Age 50–79 years with radiographic knee OA and daily symptoms, stratified by chair stand times.
INTERVENTIONS
Not applicable.
MAIN OUTCOME MEASURE(S)
Lower limb strength and STS strategy.
RESULTS
Data were available for 49 participants (26M/23F) age 64.7±8.1 years. The respective mean±SD for chair stand times in the high, moderate and low functioning groups in men were 6.5±0.7, 8.6±0.7, and 11.5±1.3sec and in women were 7.6±1.2, 10.0±0.5, and 12.8±1.8sec. Chair stand time (p=0.0391) and all measures of lower limb strength (all p<0.0001) differed by sex. In men, no strength measure differed between groups, whereas in women hip abductor strength on the more affected side differed between groups. In men, sagittal hip ROM (p=0.0122) differed between groups and there was a trend towards a difference in sagittal knee power (p=0.0501) during STS, while, in women, only sagittal knee ROM (p=0.0392) differed between groups.
CONCLUSION(S)
Higher and lower functioning adults with symptomatic knee OA appear to use different strategies when standing from a chair. Higher functioning men flexed more at the hip and produced greater knee power than lower functioning men. Higher functioning women used less knee flexion than lower functioning women. As STS is an important mobility task, these parameters may serve as foci for rehabilitation aimed at reducing mobility limitations.
doi:10.1016/j.apmr.2012.09.026
PMCID: PMC3847816  PMID: 23063791
aging; osteoarthritis; knee; functional limitations; mobility
17.  Role of Social Support in Predicting Caregiver Burden 
Objective
To examine the unique contribution of social support to burden in caregivers of adults aging with spinal cord injuries (SCI).
Design
Secondary analyses of cross-sectional data from a large cohort of adults aging with SCI and their primary caregivers.
Setting
Multiple community locations in Pittsburgh, PA, and Miami, FL.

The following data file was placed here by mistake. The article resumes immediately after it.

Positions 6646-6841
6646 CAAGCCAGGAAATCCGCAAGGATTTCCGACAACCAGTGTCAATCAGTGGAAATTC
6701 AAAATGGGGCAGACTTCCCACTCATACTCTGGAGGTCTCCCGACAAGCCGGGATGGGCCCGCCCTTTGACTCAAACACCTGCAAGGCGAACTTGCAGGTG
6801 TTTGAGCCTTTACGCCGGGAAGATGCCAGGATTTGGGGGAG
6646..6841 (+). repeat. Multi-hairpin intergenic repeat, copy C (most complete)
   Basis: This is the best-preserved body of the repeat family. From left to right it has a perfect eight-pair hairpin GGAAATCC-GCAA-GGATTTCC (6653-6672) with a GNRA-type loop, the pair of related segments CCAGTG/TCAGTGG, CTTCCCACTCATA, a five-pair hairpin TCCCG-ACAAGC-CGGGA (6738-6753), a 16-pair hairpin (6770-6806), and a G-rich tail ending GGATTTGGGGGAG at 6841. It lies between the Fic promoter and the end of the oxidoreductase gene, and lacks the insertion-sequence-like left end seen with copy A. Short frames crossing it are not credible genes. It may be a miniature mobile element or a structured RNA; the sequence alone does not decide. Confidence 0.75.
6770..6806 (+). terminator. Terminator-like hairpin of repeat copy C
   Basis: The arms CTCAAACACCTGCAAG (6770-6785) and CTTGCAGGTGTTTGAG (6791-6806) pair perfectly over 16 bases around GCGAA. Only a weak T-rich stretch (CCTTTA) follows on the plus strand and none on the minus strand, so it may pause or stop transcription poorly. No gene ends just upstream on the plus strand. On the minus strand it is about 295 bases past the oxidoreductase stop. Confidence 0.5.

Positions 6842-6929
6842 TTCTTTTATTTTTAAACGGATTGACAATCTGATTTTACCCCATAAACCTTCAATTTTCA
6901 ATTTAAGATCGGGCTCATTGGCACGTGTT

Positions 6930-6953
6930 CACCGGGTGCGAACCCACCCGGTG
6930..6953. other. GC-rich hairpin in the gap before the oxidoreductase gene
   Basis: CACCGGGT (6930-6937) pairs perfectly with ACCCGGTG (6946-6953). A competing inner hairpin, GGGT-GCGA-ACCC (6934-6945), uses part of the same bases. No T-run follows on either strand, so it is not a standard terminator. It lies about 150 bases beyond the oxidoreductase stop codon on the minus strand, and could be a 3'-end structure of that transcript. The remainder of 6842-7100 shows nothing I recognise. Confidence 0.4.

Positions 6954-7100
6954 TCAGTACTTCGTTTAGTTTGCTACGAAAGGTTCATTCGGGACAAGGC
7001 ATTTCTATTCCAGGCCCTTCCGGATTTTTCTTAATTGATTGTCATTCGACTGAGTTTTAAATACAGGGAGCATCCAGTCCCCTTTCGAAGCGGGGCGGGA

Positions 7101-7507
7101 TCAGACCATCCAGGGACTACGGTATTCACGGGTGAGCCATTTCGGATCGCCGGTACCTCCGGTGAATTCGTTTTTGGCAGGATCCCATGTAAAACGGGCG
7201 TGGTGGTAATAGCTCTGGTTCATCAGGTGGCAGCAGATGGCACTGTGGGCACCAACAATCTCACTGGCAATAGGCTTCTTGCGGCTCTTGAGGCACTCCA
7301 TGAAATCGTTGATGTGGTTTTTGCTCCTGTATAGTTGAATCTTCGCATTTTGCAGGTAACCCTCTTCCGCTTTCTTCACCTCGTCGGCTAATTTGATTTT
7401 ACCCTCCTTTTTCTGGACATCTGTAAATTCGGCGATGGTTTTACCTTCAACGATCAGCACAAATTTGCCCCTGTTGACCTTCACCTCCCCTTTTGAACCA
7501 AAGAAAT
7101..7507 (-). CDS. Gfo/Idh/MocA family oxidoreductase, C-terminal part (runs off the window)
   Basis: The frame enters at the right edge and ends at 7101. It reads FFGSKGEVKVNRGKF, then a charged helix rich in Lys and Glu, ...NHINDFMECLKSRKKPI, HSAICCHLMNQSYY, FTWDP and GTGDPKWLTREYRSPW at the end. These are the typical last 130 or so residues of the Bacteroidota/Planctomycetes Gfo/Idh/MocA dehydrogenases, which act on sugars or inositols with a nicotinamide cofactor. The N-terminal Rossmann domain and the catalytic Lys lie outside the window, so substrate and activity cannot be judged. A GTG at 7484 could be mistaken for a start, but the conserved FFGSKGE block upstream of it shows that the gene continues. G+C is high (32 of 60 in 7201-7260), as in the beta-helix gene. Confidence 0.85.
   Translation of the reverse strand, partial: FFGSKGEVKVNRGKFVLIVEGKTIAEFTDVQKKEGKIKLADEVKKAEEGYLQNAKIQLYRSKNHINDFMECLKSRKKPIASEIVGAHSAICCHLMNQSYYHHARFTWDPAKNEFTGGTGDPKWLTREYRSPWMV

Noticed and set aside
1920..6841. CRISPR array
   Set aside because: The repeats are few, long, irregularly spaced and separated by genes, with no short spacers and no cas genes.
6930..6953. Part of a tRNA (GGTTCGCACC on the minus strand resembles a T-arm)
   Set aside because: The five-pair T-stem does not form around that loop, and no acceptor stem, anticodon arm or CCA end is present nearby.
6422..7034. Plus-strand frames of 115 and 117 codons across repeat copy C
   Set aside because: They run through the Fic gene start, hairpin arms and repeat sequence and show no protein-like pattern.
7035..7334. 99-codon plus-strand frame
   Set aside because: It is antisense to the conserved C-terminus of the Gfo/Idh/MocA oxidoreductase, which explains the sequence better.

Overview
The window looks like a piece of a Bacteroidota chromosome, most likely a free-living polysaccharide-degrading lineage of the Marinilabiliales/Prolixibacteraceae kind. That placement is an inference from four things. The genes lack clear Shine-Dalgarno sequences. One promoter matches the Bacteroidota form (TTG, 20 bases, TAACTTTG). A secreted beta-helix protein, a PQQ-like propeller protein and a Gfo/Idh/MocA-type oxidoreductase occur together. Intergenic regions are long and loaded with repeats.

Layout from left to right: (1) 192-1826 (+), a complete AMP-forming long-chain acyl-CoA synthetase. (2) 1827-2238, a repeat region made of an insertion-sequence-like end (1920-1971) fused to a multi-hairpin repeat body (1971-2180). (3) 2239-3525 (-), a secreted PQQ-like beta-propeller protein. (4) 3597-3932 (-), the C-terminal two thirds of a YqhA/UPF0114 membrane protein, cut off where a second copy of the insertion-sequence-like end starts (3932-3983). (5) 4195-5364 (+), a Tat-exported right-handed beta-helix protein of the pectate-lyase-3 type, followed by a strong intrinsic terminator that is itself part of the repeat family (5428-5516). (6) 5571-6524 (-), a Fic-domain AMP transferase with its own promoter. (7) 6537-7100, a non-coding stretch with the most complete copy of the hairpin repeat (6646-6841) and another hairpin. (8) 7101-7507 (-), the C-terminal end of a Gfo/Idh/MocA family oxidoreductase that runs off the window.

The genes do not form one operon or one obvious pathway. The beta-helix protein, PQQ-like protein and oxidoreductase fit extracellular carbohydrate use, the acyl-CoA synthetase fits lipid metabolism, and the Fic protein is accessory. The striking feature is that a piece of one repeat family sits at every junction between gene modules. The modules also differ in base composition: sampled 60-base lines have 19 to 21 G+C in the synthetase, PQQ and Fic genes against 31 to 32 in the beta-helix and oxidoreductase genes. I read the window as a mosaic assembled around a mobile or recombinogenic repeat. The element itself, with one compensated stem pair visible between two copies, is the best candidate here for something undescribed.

Participants
Caregivers of community-dwelling adults aging with SCI (n=173) were interviewed as part of a multisite randomized clinical trial. The mean age of caregivers was 53 years (SD=15) and of care-recipients 55 years (SD=13).
Interventions
Not applicable.
Main Outcome Measures
The primary outcome was caregiver burden measured with the Abridged Version of the Zarit Burden Interview. A hierarchical multiple regression analysis examined social supports (social integration, received social support, and negative social interactions) effect on burden in caregivers of adults aging while controlling for demographic characteristics and caregiving characteristics.
Results
After controlling for demographic characteristics and caregiving characteristics, social integration (β̂ =−.16, P<.05), received social support (β̂ =−.15, P<.05), and negative social interactions (β̂ =.21, P<.01) were significant independent predictors of caregiver burden.
Conclusions
Findings demonstrate that social support is an important factor associated with burden in caregivers of adults aging with SCI. Social support should be considered for assessments and interventions designed to identify and reduce caregiver burden.
doi:10.1016/j.apmr.2012.07.004
PMCID: PMC3508254  PMID: 22824248
Caregivers; Spinal Cord Injury; Aging; Social Support
18.  Physical activity patterns of patients with cardiopulmonary illnesses 
OBJECTIVES
The aims of this paper are to: 1) describe objectively-confirmed physical activity patterns across three chronic cardiopulmonary conditions, and 2) examine the relationship between selected physical activity dimensions with disease severity, self-reported physical and emotional functioning, and exercise performance.
INTERVENTIONS
Not applicable.
DESIGN
Cross-sectional study.
SETTING
Participant’s home environment.
PARTICIPANTS
Patients with cardiopulmonary illnesses: chronic obstructive pulmonary disease (COPD, n=63), heart failure (HF, n=60), and patients with implantable cardioverter defibrillator (ICD, n=60).
MAIN OUTCOME MEASURES
Seven ambulatory physical activity dimensions (total steps, percent time active, percent time ambulating at low, medium, and high intensity, maximum cadence for 30 continuous minutes, and peak performance) were measured with an accelerometer.
RESULTS
Subjects with COPD had the lowest amount of ambulatory physical activity compared to subjects with heart failure and cardiac dysrhythmias (all seven activity dimensions, p<.05); total step counts were: 5319 vs. 7464 vs. 9570, respectively. Six minute walk distance were correlated (r=.44 to .65, p<.01) with all physical activity dimensions in the COPD sample, the strongest correlations being with total steps and peak performance. In subjects with cardiac impairment, maximal oxygen consumption had only small to moderate correlations with five of the physical activity dimensions (r=.22 to .40, p<.05). In contrast, correlations between six minute walk test distance and physical activity were higher (r=.48 to .61, p<.01) albeit in a smaller sample of only patients with heart failure. For all three samples, self-reported physical and mental health functioning, age, body mass index, airflow obstruction, and ejection fraction had either relatively small or non-significant correlations with physical activity.